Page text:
Making travel make sense
Ever since I was young, my parents gifted me with travel. It is a privilege not accorded to many, but it is something that I recommend that people invest in early, if they have the means.
The phrase “broader horizons” is something I always hear when pundits and intellectuals tout the importance of infecting children early with the travel bug.
The horizons broaden quite literally, when you sit in a metal tube thousands of kilometers up, where the clouds give way to space. The sky grows wider than the few clouds outside an office window, or the slice of horizon that peeks from between the trees in a school backyard. The world below expands, into houses and streets and buildings and highways, so that the earth looks far less like a complicated maze to navigate bodily, and more like a map that can be discerned and glimpsed without injury.
It is something that I ponder as I sit in such a seat, up in the sky, and look down as the shores of my country disappear into the rough waters of the Pacific, as the mountains snake through a mix of cloud and fog, as the cities disappear into masses of silver and gray (and smog and vog).
Travelers often speak of this vantage point as a place where all problems shrink because of the immensity of the world in which all our problems occur.
Those who misread this insight tend to believe that because problems shrink, they are no longer problems: that the hunger of one is much like that of another so we must accept the inevitability of hunger in a world full of demands but lacking in compassion.
Being a true traveler, however, does not mean that one should watch problems shrink into nonexistence. That is not traveling; that is merely enforced blindness, an accepted ignorance of the world’s ills, a centering of the process of travel onto oneself.
It is a self-centered approach to travel, to disregard the problems one leaves behind under the pretext of some global sharing of experiences. To travel this way is to accept that one has never grown out of the naive version of broadening one’s horizons—that a person is traveling for the sake of one’s benefit and no one else’s.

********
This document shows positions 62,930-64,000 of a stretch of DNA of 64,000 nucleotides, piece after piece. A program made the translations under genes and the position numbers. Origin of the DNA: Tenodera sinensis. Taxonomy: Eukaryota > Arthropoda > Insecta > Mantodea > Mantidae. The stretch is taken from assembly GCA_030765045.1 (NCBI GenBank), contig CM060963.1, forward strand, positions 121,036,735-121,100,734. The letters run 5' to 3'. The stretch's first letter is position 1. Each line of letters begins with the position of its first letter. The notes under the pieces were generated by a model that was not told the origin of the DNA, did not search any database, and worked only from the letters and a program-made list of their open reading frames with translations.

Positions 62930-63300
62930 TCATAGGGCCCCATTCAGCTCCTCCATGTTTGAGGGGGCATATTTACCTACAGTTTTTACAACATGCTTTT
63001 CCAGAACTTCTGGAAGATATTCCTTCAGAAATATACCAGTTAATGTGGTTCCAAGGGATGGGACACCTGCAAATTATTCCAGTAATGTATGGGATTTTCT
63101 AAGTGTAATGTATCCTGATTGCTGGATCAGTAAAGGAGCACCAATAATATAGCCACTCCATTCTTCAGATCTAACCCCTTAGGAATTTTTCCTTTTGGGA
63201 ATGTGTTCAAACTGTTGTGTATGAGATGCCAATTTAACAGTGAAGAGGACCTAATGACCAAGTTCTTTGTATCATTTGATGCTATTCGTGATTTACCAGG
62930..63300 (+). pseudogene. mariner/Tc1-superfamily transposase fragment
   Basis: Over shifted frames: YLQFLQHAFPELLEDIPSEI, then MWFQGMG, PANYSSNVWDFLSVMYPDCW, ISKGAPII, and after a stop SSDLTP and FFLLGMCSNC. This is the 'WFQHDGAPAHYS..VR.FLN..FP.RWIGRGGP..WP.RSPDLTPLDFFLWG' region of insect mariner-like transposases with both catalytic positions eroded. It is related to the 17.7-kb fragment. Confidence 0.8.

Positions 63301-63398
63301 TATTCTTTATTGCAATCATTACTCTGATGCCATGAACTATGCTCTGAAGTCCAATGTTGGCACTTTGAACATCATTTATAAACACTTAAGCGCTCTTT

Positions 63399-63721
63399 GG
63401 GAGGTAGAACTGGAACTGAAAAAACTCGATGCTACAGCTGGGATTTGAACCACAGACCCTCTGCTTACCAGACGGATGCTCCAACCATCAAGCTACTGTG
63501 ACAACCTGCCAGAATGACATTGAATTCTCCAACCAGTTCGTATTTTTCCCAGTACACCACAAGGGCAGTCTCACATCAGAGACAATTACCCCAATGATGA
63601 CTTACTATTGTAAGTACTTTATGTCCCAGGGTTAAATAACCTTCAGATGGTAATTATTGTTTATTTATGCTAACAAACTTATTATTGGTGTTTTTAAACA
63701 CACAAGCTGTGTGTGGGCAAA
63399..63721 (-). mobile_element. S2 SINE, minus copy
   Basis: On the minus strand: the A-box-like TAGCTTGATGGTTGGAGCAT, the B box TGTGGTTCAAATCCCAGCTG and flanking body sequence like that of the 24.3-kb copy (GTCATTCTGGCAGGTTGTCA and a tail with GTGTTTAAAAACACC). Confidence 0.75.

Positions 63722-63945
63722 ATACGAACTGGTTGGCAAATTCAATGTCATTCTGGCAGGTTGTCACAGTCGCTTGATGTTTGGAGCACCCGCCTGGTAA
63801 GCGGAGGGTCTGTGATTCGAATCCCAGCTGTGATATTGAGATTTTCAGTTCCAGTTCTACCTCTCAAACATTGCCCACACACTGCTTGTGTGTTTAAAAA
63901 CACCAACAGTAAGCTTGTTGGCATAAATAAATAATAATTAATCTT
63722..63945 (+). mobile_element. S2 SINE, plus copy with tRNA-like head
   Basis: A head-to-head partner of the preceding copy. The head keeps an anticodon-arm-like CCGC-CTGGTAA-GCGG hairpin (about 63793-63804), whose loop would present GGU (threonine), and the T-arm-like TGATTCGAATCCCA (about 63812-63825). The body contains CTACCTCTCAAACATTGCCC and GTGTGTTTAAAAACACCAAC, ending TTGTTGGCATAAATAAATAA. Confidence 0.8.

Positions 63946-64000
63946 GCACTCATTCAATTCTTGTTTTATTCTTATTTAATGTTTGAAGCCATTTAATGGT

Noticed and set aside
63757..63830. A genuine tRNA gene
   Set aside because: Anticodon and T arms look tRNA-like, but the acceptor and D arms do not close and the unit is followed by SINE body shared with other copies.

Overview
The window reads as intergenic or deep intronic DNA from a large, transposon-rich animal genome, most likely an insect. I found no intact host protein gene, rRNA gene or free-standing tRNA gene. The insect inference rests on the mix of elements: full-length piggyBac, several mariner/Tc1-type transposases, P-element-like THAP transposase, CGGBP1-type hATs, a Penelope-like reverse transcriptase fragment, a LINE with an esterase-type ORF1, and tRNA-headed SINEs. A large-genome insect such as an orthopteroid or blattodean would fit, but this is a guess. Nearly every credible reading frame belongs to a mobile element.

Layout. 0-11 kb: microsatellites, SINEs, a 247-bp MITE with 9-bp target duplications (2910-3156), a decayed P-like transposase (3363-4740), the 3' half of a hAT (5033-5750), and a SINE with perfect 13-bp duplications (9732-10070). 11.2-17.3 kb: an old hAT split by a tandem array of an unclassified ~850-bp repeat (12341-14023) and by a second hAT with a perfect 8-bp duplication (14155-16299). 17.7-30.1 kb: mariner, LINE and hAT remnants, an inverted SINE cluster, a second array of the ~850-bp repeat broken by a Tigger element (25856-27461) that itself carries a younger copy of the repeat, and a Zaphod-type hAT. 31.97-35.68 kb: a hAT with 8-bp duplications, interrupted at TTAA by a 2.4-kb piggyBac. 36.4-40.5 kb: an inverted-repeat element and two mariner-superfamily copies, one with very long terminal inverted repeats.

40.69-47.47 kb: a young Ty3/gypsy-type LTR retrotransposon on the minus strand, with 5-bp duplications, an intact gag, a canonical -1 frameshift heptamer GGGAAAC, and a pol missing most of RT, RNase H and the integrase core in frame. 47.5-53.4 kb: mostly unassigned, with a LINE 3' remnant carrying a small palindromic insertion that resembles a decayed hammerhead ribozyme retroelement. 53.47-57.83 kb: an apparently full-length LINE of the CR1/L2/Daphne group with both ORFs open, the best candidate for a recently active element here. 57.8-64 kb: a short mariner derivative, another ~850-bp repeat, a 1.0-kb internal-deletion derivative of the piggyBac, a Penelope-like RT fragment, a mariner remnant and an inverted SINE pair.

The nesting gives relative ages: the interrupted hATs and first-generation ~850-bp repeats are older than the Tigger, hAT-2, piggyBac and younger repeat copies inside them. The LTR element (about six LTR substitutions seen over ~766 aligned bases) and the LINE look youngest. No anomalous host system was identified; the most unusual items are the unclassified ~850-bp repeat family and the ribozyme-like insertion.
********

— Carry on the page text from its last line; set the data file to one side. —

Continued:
Travel, after all, is not harmless. Unchecked tourism destroys lives and livelihoods. Long trips eat up fossil fuels and push our carbon footprint deeper. The act of carrying single-use, “travel-friendly” sachets and bottles contributes to the garbage that has both clogged our waterways and killed our oceans.
With such a long-lasting impact, the least that one can do is to make one’s travel useful to someone other than oneself.
Younger travelers broaden their own horizons; but at one point, they must mature so that their travel seeks to broaden others’. Perhaps they will pick up ideas on more efficient transportation, network with professionals in cross-country development projects, bring in perspectives that will fuel their desire to change the country.
A mature traveler does not see a problem shrinking because it decreases in size. Rather, a mature traveler sees the problem as one among many, a piece of a larger, intricate machinery that constitutes the interaction of multiple problems in a complicated world—and yet refuses to be crippled at the sight of complications.
The hunger of a child in the Philippines, for instance, is the product of factors that have to do with years of colonialism, which have, in turn, influenced how economies operate, how food is priced, who gets the prime pick in the food chain, and who gets the scraps.
Solving hunger, therefore, means addressing weak supply chains, improving agriculture in one’s own backyard, providing economic opportunities for adults that do not necessitate long commutes or force them to take out exorbitant loans for their everyday expenses, providing incentives for those who feed people. And yes, feeding children.
Only after a child is nourished can we expect that child to be educated properly, to function well, to discern their place in a country’s growth.
True travel means accepting the immensity of one’s responsibilities. The responsibility goes beyond merely sitting down for discussions or watching races and calling it diplomacy. The responsibility goes beyond getting pledges of donations and investment and calling it something insipid and vague, like renewing interest in the Philippines or growing the economy.
These actions should exist as part of a much more complex problem-solving that acknowledges the roles of multiple professionals and the complexity of problems—and therefore the complexity of solutions that must be invested in, that have to be studied, that have to be implemented.
Without something to make the millions of pesos on travel worthwhile, the trip abroad is a mere exercise. The diplomatic mission is just a junket, governance is a mere performance, and travel is just a tour.